Do I have to hire an attorney if a book was written with my name all throughout without my permission?

UPDATED: Aug 22, 2014

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Do I have to hire an attorney if a book was written with my name all throughout without my permission?

It’s completely slandering me and my reputation. What do I do?

Asked on August 22, 2014 under Personal Injury, Idaho


SJZ, Member, New York Bar / FreeAdvice Contributing Attorney

Answered 8 years ago | Contributor

If you are being defamed (defamation is when your reputation is damaged by what someone else says, if it is untrue--see below; slander is oral, or spoken defamation while liable is written defamation, so what you describe may be liable), then you could sue for damages, or compensation. You do not need an attorney if you're going to sue--you are allowed to represent yourself, or act as your own lawyer--but it is a very good idea to have an attorney.

Note though that not every negative statement is defamation. Defamation must be an untrue factual statement which damages your reputation. True facts, no matter how bad, are not defamation, and someone may write about them; opinions, no mattter how bad are not defamation either, and somone can write about them, too.

So, for example (and to use an admittedly somewhat extreme example):

Say that a person was a member of the Ku Klux Klan. Someone could write a book or article saying that person was a member of the Klan, and that would not be defamation, since it is true fact. It would also not be defamation to say that the person is a racist, since that is an opinion. But it would be defamation to write that the  person had participated in hate crimes if that person never did, since to write that someone committed hate crimes when they did not is to make an untrue factual statement which damages reputation.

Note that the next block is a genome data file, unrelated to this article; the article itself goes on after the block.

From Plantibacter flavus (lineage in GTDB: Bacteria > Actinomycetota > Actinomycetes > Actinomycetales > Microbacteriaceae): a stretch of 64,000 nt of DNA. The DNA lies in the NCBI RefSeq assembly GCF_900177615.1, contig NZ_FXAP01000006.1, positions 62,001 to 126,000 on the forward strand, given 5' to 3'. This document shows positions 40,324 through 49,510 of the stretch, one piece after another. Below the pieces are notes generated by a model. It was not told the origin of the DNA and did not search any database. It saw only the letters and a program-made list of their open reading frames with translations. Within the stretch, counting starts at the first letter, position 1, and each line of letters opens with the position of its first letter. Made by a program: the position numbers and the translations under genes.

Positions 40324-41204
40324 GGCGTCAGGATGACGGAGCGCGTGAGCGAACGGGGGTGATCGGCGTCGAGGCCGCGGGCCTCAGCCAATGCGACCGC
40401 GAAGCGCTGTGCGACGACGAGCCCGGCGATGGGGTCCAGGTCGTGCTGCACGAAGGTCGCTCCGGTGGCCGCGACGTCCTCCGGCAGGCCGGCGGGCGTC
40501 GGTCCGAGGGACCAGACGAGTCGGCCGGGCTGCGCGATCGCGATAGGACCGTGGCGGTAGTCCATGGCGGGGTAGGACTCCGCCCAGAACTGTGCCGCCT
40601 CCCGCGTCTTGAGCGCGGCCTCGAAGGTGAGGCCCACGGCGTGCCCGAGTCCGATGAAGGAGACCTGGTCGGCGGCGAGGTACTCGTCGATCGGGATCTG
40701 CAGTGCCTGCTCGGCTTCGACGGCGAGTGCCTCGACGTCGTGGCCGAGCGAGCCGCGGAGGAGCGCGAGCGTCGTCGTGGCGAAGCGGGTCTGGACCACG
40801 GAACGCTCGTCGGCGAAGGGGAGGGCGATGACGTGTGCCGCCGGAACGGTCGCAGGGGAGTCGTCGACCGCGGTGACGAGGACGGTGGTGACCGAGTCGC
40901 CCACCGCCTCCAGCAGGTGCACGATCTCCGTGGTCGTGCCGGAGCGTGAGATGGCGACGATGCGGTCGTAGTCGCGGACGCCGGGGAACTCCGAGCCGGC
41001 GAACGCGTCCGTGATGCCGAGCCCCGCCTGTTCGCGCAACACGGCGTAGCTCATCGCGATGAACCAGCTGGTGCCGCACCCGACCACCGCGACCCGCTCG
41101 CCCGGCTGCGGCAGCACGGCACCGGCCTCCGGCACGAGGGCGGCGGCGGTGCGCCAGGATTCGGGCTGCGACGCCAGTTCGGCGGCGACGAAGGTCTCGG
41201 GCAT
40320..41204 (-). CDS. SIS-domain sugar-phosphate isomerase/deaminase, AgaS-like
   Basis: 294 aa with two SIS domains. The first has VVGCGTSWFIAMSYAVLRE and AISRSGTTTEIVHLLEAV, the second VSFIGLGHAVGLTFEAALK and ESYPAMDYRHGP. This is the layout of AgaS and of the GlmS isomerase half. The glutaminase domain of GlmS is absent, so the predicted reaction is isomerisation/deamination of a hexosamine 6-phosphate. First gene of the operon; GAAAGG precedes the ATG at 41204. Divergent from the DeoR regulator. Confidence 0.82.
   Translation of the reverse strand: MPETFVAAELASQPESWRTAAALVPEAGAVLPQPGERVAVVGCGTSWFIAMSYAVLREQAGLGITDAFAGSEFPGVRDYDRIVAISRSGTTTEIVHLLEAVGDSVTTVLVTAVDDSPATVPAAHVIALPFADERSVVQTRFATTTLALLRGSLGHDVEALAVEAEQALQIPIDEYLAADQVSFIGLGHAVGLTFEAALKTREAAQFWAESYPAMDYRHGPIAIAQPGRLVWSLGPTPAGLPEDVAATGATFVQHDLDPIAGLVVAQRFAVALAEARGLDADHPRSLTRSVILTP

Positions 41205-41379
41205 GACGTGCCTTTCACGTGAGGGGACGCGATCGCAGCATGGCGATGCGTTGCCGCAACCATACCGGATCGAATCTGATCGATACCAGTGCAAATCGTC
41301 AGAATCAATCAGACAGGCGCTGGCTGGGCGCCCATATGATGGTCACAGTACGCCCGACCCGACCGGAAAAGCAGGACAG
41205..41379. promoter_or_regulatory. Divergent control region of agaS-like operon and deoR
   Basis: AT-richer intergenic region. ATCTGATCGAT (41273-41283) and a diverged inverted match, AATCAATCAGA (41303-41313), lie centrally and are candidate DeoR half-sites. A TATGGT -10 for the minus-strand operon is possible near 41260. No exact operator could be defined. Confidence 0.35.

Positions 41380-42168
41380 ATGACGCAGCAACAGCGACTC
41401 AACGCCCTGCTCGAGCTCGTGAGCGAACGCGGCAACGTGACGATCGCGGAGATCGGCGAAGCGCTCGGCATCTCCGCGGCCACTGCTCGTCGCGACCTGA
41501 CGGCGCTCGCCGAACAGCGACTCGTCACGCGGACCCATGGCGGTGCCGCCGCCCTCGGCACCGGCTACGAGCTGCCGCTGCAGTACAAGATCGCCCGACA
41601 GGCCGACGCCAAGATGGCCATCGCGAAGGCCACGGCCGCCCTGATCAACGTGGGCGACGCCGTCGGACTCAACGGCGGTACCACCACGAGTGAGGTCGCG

IMPORTANT NOTICE: The Answer(s) provided above are for general information only. The attorney providing the answer was not serving as the attorney for the person submitting the question or in any attorney-client relationship with such person. Laws may vary from state to state, and sometimes change. Tiny variations in the facts, or a fact not set forth in a question, often can change a legal outcome or an attorney's conclusion. Although has verified the attorney was admitted to practice law in at least one jurisdiction, he or she may not be authorized to practice law in the jurisdiction referred to in the question, nor is he or she necessarily experienced in the area of the law involved. Unlike the information in the Answer(s) above, upon which you should NOT rely, for personal advice you can rely upon we suggest you retain an attorney to represent you.

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